Let’s say your best friend was visiting the area and you wanted to show them the best time ever. Where would you take them? Give us a little itinerary – say it was a week long trip, where would you eat, drink, visit, hang out, etc.
I think a drive into the desert is a must, spending a night or two in Joshua Tree or somewhere. I’ve had friends come from England and that’s always the thing I look forward to showing them the most. It’s the most alien. That’s something people forget about LA, you always think of Hollywood or this intense city, but you’re always only ever like 30 minutes drive from a totally different terrain; desert, mountain, sea, forest. That’s the most amazing part for me. There’s some great bars, but the city has changed so much even in the time I’ve lived here that a lot of my favorite places aren’t around anymore. As with most things its the things you don’t plan for which always end up being the most memorable. I remember a few years ago I took a friend down to Venice beach, and after about half an hour there you kind of get the idea, so we’re about to head home when we this music and its this Doors tribute band playing in one of the bars, Peace Frog they were called, they were amazing; we ended up staying whole night getting drunk. So the next time I had a friend in town, I took him down to see this band Peace Frog, but they were nowhere to be found. Makes me wonder if it was all some strange dream. But yeah, nature and Peace Frog are top of my list of things to do.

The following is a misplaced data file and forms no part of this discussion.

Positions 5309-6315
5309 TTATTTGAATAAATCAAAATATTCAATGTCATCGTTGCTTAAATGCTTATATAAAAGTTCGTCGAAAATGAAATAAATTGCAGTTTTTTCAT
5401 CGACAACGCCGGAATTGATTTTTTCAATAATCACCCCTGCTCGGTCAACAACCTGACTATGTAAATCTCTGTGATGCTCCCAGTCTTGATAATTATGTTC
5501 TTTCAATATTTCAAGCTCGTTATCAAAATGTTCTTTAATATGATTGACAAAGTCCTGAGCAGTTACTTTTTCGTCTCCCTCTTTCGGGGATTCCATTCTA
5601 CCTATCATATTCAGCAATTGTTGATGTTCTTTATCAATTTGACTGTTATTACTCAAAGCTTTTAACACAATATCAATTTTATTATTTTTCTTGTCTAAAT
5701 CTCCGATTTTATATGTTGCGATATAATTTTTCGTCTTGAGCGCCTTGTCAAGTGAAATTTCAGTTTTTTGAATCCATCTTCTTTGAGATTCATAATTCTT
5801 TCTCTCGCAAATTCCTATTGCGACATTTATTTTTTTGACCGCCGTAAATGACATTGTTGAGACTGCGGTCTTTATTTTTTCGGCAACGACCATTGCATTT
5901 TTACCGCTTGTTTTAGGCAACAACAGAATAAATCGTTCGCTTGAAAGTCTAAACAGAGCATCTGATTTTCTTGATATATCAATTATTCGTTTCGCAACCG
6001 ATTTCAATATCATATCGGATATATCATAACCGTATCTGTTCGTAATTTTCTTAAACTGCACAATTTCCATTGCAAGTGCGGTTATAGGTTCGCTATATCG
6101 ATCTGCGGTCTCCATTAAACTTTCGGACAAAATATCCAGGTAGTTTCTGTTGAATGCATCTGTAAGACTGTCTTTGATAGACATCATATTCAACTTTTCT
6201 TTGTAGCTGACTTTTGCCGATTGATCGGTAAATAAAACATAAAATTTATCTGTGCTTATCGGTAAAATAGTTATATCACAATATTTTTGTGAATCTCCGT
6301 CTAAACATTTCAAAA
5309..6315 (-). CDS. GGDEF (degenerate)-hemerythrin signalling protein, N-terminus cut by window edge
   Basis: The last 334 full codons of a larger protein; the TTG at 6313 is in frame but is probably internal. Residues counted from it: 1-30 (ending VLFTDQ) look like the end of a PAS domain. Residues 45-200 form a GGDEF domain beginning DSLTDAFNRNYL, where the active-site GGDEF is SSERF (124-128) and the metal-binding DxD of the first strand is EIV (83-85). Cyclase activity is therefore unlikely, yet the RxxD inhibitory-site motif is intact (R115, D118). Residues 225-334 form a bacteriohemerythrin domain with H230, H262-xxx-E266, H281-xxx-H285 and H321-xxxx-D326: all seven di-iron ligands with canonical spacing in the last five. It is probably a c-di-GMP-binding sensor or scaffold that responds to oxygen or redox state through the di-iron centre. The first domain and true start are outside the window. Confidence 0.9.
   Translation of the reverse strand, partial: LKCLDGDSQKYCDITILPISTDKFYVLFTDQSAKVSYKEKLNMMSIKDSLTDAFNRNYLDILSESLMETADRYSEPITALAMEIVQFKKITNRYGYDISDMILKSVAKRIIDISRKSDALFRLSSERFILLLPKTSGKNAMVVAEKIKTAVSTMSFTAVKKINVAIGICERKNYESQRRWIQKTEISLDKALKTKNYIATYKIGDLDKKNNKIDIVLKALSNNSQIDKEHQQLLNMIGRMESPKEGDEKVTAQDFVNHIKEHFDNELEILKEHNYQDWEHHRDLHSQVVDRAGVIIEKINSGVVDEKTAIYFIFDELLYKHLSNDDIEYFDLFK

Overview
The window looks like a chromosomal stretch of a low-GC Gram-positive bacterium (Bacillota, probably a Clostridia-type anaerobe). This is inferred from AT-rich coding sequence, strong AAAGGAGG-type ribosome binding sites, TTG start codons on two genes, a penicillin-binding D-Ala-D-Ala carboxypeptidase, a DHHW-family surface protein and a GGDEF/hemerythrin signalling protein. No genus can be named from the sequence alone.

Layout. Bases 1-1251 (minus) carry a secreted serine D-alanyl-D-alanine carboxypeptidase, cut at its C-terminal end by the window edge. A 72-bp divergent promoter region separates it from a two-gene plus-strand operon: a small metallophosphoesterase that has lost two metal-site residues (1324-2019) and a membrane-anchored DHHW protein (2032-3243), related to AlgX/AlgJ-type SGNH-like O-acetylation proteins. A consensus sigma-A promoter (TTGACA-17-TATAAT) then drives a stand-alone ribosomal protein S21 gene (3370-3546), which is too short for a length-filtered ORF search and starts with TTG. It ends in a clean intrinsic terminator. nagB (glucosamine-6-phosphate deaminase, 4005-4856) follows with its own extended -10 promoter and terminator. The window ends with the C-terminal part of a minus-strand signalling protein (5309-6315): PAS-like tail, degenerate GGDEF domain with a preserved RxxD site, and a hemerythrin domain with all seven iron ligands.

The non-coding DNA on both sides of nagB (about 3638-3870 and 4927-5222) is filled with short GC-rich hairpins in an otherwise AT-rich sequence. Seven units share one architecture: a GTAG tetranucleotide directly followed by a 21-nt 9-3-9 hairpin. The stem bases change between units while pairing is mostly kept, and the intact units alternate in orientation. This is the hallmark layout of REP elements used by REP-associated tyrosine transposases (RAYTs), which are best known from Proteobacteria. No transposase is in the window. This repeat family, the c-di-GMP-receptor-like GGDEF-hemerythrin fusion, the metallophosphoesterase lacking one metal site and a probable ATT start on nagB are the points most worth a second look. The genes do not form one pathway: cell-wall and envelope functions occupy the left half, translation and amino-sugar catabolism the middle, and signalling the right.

Who else deserves some credit and recognition?
My wife Kristina is an incredibly uncompromising artist who has always taught me not to give a damn what other people think of you. I’ve been lucky to not only work with some wonderful artist but call them my friends, people who not only venture into the far reaches of their imaginations but refuse to have their souls turned by the brightly colored machine, that there’s so much more than what’s presented to you on the television every night. Two of my closest friends Mike Kenyon and Nick Alexander have this bar back in Manchester, The Peer Hat, and its basically a headquarters for all that I’ve aforementioned. Somewhere that prioritizes art, adventure and exploration before commercial success or easy money. And it’s amazing, people a really turned on by it, and seeing how important those values still are, its inspiring you know. The whole pandemic thing has basically had them closed for a year, and these places need help because it seems the outside arts that always gets forgotten by those pulling the strings, but they’re thriving and vibrant. If you check out their bandcamp page they made a compilation of all the far out its who played there. It’s important to have these scenes, sharing little oddities you’ve found, collaborations, even competition to an extent.
Kristina Drager Katie Dervin Mark Fallavollita Aaron Morering